[Libertarians] need to not simply comment on culture, but create it in all sorts of ways and at all levels. Jeremy, Lou, and Michael are plainly doing this, with good results (there's no shame in losing a political race by 90-plus points!). Apart from the hundreds of thousands of words we produce, Reason cranks out hundreds of videos a year. Some are documentaries, many are interviews with folks like the men and women of Cato, and some are stabs at comedy.

What libertarians writ large need to do is recognize that if we want to subvert the current order—and we do, in all sorts of ways—we need to be simultaneously expressive and persuasive, to explain what we believe, why we believe it, and why it will lead to a world that is more prosperous, more peaceful, more interesting, and more sustainable that what we have now. Sometimes our cultural work will involve humor, sometimes it will involve earnest policy work, sometimes it will involve three-handkerchief journalism, and sometimes it will involve a fully clothed Michael Munger taking a dive into the Atlantic Ocean to protest exclusion from political debates. But it will never be just one thing or another. And just like this essay, 90 percent of it will be crap, though we will almost certainly disagree on which 10 percent really makes the grade.

Read my essay and the other contributions here.

Speaking of comedy that makes good-natured fun at the limits of a libertarian worldview while making a pretty good point about U.S. foreign policy, take a look at Reason's Star Trek: The Libertarian Edition, featuring Andrew Heaton. Heaton is the latest addition to Reason TV's crew and he will, along with Sarah Siskind, Austin Bragg, and Meredith Bragg, will be debuting a regular series, Mostly Weekly, in the coming weeks.

NEXT: CalExit Secession Movement Dies the Way It Lived: Stupidly

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  1. Nick, I read your entire article and I thought it was quite good.

    Fix this: “on the other side or of this or that barricade”
    /Nickpick off.

  2. “Star Trek: Libertarian Edition”
    Haha, cause it’s just one guy talking to himself and even fewer women than on the show. Good one.

    1. Do any episodes of Star Trek pass the Bechdel test?

      1. If you can decipher the technobabble, almost every episode of Voyager passes.

        1. But doesn’t the technobabble usually decipher to a complaint about something a man did?

        2. But they still don’t explain why 7 of 9 wears the sexy suit and not the normal uniform.

          Not that I’m complaining.

          1. Maybe they didn’t have any spare uniforms and since they were they were out in the Delta quadrant they couldn’t get any more? Oh wait, they could have used a replicator, nevermind… maybe it was because she wasn’t technically a member of Star Fleet?

            Although that still doesn’t explain why they got her the most skin tight outfit possible. Not that I’m complaining either.

  3. Having suffered through a lifetime of Mark Russell concerts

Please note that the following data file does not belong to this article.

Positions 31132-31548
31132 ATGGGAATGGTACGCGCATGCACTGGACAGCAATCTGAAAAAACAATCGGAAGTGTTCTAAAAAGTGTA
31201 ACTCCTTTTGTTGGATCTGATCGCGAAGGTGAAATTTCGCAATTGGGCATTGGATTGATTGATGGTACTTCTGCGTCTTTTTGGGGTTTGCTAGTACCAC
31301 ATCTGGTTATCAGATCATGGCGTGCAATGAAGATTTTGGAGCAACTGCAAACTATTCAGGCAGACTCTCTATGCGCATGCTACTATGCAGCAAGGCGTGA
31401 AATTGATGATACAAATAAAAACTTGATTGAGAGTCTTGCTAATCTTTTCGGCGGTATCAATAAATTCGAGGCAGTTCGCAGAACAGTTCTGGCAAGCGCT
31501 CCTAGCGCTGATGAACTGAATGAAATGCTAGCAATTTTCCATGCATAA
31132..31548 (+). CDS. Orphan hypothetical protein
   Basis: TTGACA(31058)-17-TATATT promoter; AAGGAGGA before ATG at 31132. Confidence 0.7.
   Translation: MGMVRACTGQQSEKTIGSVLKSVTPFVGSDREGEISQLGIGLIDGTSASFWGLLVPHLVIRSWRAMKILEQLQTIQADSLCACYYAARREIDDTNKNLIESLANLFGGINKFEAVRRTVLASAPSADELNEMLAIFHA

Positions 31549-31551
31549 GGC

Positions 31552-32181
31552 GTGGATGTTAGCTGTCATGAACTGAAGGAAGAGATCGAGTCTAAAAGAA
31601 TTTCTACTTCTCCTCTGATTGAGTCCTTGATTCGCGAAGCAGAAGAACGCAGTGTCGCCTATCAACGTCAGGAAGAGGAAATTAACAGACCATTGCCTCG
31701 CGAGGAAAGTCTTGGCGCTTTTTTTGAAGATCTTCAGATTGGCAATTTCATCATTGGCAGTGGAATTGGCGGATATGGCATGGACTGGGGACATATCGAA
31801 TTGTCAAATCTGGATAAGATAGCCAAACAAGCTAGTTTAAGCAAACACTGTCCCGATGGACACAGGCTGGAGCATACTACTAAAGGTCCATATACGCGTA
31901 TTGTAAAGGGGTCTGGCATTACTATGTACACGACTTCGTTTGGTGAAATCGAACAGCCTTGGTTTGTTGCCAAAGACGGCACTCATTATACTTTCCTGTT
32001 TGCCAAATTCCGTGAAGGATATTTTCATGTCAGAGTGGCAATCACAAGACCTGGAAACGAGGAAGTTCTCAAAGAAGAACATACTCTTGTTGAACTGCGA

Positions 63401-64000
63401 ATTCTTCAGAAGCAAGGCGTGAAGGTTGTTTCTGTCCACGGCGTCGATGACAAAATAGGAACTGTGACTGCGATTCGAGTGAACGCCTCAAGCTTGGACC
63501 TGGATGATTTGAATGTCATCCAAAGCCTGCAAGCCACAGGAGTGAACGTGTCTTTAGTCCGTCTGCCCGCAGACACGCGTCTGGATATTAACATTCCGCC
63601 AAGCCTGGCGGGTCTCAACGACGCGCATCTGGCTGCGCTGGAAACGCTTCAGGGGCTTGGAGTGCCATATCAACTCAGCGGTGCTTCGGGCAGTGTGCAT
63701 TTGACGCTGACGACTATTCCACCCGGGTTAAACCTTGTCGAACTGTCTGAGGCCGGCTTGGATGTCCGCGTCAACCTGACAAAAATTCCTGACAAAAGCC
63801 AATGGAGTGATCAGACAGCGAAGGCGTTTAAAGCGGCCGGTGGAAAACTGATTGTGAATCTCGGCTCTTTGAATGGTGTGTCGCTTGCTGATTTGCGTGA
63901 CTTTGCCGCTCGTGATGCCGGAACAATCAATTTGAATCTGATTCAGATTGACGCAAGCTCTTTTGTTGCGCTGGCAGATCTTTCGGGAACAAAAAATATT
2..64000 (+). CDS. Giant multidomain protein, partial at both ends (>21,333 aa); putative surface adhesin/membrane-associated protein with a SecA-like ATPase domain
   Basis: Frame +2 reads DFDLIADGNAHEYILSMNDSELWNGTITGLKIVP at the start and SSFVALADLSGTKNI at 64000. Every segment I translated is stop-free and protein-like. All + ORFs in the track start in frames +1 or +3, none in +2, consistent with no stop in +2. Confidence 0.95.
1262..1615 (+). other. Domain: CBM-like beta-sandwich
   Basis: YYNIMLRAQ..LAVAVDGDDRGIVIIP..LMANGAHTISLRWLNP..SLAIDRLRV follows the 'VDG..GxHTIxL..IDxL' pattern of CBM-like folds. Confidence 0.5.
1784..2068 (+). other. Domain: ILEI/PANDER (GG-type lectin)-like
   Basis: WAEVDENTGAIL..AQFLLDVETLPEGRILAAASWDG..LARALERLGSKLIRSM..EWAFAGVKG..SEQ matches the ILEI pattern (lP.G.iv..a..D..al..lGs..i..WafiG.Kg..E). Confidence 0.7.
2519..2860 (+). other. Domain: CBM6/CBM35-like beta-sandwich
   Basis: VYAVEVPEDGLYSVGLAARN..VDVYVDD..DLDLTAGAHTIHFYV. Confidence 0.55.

How dare you!

  4. take the idea even further and suggest that comedy, because it relies on subverting audience expectations and showing the limits of our abilities to predict the world around us, is a form of crypto-libertarian discourse

    Way to ruin comedy.

    1. there are many forms of comedy and many, maybe most, of them are ability creating in groups and out groups as much as forcing us to contemplate a Hayekian “fatal conceit” that the world is ultimately unknowable

      No, really, way to ruin it.

      Also, are you saying there’s no such thing as truth? I know a college where you’ll fit right in.

      1. I find comedy funnier when it speaks a truth that most people dare not acknowledge.

        This doesn’t work for social justice warriors because (a) they have no sense of humor, and (b) the only thing they recognize as truth is what they believe at that moment, so there can be no hidden surprises to set them off-balance.

      2. Truth is a tricky concept to define if you really try to nail it down. And kind of a separate issue from knowability.

        I like to think that there is such a thing as objective fact, but truth I’m not so sure about.

        1. I’m glad you’re not the guy who does my taxes…

          1. What does truth have to do with doing taxes?

    2. Yeah, explaining comedy always fucks it up. It’s funny because it’s funny. Just leave it at that.

      1. This has always been my approach to humor. That is why my jokes often crack me up and do not amuse anyone else.

        1. At least you are aware you are not funny.

          1. And I am glad you decided not to retire your Citizen X handle, so we can continue to enjoy your good material.

    3. This would have been a good plan before comedy was redefined as saying nasty things about non-democrats

  5. I enjoy the political persuasion of Gallagher.

    1. The watermelons are an analogy for environmentalists and Gallagher wields the mallet of reason.

  6. Mark Russell is still alive and doing his thing? I had thought he was eligible to retire on a federal pension.

    Also, libertarian comedy… sure to have the same crossover appeal as Christian rock.

  7. “… it’s not even clear comedy is inherently funny.”

    If it’s not funny it’s not comedy. The error in the quote probably arises from believing the likes of Jon Stewart, Samantha Bee and Trevor Noah when they self-identify as comedians.

    By the way, what is this “Donald Trump’s America” trope that Gillespie is obsessed with? Last I heard, Trump was elected President, not Emperor.

  8. “… it’s not even clear comedy is inherently funny.”